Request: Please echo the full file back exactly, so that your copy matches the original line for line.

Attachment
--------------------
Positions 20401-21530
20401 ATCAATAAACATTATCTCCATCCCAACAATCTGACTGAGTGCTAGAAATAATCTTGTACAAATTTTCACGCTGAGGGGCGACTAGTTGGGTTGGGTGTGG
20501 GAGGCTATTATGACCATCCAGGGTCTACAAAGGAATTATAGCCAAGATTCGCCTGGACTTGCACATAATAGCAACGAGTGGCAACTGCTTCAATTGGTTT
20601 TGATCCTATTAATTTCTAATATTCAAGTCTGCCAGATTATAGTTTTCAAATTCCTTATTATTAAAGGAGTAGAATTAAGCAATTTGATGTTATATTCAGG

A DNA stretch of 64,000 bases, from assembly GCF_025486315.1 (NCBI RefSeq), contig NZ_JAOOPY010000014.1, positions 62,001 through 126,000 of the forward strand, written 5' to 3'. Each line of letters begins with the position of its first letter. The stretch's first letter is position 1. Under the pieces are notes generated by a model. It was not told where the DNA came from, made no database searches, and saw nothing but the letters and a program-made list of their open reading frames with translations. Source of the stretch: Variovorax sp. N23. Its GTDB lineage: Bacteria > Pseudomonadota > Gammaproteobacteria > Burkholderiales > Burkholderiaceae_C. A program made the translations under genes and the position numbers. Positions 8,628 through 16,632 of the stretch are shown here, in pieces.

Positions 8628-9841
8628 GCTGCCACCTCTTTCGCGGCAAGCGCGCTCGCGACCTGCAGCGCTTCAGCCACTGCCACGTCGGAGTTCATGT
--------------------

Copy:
Positions 20401-21530
20401 ATCAATAAACATTATCTCCATCCCAACAATCTGACTGAGTGCTAGAAATAATCTTGTACAAATTTTCACGCTGAGGGGCGACTAGTTGGGTTGGGTGTGG
20501 GAGGCTATTATGACCATCCAGGGTCTACAAAGGAATTATAGCCAAGATTCGCCTGGACTTGCACATAATAGCAACGAGTGGCAACTGCTTCAATTGGTTT
20601 TGATCCTATTAATTTCTAATATTCAAGTCTGCCAGATTATAGTTTTCAAATTCCTTATTATTAAAGGAGTAGAATTAAGCAATTTGATGTTATATTCAGG

A DNA stretch of 64,000 bases, from assembly GCF_025486315.1 (NCBI RefSeq), contig NZ_JAOOPY010000014.1, positions 62,001 through 126,000 of the forward strand, written 5' to 3'. Each line of letters begins with the position of its first letter. The stretch's first letter is position 1. Under the pieces are notes generated by a model. It was not told where the DNA came from, made no database searches, and saw nothing but the letters and a program-made list of their open reading frames with translations. Source of the stretch: Variovorax sp. N23. Its GTDB lineage: Bacteria > Pseudomonadota > Gammaproteobacteria > Burkholderiales > Burkholderiaceae_C. A program made the translations under genes and the position numbers. Positions 8,628 through 16,632 of the stretch are shown here, in pieces.

Positions 8628-9841
8628 GCTGCCACCTCTTTCGCGGCAAGCGCGCTCGCGACCTGCAGCGCTTCAGCCACTGCCACGTCGGAGTTCATGT